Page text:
Archive for Wednesday, September 4, 2002

Kansan eyes poppy alternatives for Afghans

September 4, 2002

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— Being an agricultural consultant means something very different in Afghanistan, where Tom Brown of Wichita works.

There, Brown tries to get Afghan farmers to grow a crop more benign than their current mainstay, the opium poppy.

Per acre, poppies still rake in more than 10 times as much money as other crops, even after factoring in government payments for farmers not to grow poppies. Afghanistan, which in the past has supplied three-quarters of the world's opium, could see a record poppy crop this year, according to a United Nations report released last month.

Brown, 42, is a Kansas native and Kansas State University graduate. He had been living and working in neighboring Pakistan for 10 years with his wife, Gina, a Wichita native. They came back to Kansas with their three children shortly after the Sept. 11 attacks made things "dicey" for foreigners, he said. He has been to Afghanistan twice, for a total of 10 weeks, since a U.S.-backed military drive deposed the Taliban there last year.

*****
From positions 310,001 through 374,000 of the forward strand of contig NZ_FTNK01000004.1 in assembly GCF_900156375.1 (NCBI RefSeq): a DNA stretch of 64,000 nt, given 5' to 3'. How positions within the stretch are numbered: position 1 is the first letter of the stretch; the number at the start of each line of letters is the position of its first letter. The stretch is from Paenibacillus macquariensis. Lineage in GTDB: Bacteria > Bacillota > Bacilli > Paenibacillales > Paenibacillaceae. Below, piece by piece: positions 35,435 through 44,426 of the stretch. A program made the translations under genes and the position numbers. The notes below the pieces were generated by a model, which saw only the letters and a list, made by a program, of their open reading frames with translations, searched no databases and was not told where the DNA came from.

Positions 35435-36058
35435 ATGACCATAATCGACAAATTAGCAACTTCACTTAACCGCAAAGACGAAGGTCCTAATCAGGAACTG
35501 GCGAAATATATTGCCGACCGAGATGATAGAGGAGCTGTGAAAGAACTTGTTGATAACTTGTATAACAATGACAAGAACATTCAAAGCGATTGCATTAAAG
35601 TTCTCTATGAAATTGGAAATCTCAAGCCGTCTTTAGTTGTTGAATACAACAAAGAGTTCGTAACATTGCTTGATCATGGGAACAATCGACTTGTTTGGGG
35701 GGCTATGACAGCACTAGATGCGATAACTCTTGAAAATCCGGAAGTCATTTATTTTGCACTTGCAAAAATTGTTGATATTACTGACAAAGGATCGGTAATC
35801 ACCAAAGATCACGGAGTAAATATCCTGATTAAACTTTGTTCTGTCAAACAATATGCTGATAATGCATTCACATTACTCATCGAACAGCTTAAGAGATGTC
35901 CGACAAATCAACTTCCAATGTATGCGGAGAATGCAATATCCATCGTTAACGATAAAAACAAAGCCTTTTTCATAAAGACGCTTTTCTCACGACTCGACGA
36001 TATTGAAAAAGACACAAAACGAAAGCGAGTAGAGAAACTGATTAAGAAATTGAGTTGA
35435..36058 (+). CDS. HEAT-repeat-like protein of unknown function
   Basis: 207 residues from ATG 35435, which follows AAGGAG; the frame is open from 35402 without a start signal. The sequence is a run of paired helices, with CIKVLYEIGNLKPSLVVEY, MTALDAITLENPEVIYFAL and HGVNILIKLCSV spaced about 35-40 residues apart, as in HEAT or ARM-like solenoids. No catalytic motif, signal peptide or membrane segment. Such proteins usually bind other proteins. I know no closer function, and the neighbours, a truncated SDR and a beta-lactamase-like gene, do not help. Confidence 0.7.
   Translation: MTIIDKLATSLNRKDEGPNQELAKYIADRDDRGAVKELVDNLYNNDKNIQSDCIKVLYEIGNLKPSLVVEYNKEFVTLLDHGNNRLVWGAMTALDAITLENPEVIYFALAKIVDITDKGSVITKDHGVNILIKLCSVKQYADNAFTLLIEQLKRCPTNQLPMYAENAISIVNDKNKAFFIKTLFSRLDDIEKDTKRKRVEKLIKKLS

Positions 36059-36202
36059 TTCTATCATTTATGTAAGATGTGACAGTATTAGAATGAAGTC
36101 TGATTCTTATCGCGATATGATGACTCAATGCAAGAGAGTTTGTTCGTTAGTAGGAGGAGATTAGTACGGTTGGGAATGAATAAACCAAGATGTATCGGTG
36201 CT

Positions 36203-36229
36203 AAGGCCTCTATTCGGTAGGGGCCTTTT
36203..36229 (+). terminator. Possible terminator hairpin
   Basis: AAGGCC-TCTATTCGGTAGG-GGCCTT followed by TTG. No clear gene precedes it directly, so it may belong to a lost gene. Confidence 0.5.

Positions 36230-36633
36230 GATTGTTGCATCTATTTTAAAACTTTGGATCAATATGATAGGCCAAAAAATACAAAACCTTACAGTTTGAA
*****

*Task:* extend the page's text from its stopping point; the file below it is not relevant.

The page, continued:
In that time Afghanistan has seen progress and chaos. With violence still common and rural areas gripped in drought, many farmers are once again producing opium, a lucrative crop slowed, though never stopped, by the Taliban, who benefited from taxing its production.

The current government, led by pro-American Hamid Karzai, condemns the trade but is too weak to stop it.

From a farmer's standpoint, growing poppies makes good business sense, especially when drought makes other crops difficult to grow, Brown said.

His job with the Central Asia Development Group, a newly formed nongovernmental organization, is to show farmers that other crops, such as peas, lentils and cotton, are preferable to poppies. Farmers can be persuaded when given the right incentives, he said.

"The opium buyers are the only people encouraging these farmers to grow anything," he said. His organization offers contracts and assistance to farmers who want to grow other crops.

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